by Jacob Cytryn, Executive Director
Thanksgiving was already an American tradition when, on October 3, 1863, President Abraham Lincoln issued a proclamation which made it a national holiday. Before that time states would designate their own Thanksgiving holidays; it is difficult not to see Lincoln’s proclamation as part of a larger project of attempting to re-orient American’s primary identity from that of their state to that of their nation. The real and true reasons for the outbreak of the Civil War aside, this shift in identity was one of its outcomes. In more ways than one, the “Union” won. From the perspective of the 20th and 21st centuries, Confederate General Lee’s decision to side with his state of Virginia over the country whose army he had served for decades makes absolutely no logical sense.
The parallels between the Thanksgiving of 1863 and our own tomorrow are hard to miss and may even provide some comfort to us during the most difficult November of many of our lifetimes. A deeply divided nation saw itself in the midst of a Civil War, one that would end up killing well over 600,000 Americans when it ended eighteen months later. Most everyone thought the Civil War, which began two years earlier, would be over in a few months. In the moment, citizens and leaders across the country felt that the essence of America – our ideals, identity, the Declaration of Independence famously written “four score and seven years” before – was at stake. The COVID-19 pandemic and the turbulent shifts in our political and social landscapes do, and God-willing should, pale in comparison to the death and upheaval of that singular epoch in our national history.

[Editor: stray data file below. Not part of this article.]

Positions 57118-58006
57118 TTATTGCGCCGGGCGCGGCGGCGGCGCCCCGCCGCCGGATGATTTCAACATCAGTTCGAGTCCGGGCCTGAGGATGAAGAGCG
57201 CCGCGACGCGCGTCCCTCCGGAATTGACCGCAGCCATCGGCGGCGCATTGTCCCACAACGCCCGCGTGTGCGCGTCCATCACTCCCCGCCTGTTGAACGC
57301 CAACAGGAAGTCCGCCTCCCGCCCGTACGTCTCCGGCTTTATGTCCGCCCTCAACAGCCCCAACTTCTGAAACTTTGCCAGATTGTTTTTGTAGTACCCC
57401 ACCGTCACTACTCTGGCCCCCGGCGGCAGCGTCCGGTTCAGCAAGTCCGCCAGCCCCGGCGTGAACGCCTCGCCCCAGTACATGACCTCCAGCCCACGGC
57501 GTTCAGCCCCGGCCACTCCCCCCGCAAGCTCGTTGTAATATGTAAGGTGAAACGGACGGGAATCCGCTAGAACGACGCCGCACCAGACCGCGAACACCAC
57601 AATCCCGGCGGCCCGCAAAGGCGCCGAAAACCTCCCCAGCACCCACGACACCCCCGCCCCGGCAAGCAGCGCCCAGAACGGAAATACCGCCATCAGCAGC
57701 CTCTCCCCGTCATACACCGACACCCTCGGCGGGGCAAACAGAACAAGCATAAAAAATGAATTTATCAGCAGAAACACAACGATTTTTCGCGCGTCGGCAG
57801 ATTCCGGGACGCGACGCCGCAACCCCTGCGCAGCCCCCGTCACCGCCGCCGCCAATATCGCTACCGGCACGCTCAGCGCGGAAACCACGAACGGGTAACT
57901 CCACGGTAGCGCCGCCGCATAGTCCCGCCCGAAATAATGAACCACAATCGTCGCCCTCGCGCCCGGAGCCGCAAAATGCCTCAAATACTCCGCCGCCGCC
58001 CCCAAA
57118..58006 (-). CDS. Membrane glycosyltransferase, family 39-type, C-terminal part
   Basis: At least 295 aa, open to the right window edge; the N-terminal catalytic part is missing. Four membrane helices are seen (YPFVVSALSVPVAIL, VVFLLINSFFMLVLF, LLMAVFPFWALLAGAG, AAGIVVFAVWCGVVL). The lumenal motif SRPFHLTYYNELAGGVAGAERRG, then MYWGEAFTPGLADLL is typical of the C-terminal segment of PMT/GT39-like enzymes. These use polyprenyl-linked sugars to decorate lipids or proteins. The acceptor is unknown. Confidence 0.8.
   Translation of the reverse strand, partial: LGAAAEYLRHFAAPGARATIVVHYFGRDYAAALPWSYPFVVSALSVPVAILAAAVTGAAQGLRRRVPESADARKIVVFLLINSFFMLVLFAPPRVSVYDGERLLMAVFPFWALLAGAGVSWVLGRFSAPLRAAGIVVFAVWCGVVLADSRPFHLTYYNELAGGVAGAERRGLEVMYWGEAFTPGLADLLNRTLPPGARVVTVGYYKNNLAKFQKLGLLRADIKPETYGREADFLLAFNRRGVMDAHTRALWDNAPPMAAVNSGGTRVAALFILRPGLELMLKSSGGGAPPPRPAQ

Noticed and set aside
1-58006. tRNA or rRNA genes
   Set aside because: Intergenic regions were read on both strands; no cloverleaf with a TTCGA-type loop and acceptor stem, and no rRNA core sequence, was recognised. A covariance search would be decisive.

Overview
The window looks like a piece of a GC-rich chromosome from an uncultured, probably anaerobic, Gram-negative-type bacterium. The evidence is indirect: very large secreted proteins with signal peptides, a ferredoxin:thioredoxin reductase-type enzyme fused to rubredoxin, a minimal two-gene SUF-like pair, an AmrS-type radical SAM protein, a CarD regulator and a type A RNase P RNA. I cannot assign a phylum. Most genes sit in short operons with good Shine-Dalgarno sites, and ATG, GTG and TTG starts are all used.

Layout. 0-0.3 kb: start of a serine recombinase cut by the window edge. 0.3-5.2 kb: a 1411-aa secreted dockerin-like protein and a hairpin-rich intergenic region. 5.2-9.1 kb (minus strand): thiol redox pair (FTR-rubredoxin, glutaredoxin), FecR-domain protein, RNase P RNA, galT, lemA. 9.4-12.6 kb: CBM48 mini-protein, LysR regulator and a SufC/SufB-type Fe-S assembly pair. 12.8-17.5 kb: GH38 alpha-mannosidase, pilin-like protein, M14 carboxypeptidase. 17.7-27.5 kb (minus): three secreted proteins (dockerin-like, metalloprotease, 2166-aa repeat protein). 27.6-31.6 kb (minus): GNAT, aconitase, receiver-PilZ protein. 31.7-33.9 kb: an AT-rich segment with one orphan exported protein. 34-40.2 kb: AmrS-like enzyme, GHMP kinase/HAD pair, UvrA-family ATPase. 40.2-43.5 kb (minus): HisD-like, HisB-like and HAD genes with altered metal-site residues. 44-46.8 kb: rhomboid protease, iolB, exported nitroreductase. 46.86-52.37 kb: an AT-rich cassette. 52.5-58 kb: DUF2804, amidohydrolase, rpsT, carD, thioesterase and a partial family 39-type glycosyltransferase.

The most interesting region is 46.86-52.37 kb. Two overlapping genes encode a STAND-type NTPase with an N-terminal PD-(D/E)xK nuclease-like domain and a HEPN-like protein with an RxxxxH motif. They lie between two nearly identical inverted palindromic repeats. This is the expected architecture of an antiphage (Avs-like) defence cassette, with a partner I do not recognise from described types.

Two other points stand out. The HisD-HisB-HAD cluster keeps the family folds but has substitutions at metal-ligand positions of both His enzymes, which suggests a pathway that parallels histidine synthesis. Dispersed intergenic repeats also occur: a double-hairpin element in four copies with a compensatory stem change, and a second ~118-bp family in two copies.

With this backdrop, Lincoln’s Thanksgiving Proclamation of 1863, likely authored by Secretary of State William Seward (full text below), is remarkable for its ability to inspire us today.
“The year … has been filled with blessings of fruit fields and healthful skies. … In the midst of a civil war of unequalled magnitude … peace has been preserved …, the laws have been respected and obeyed, and harmony has prevailed everywhere except in the theatre of military conflict ….”
It goes on at reasonable poetic length to paint a picture of America of which we can be proud and thankful.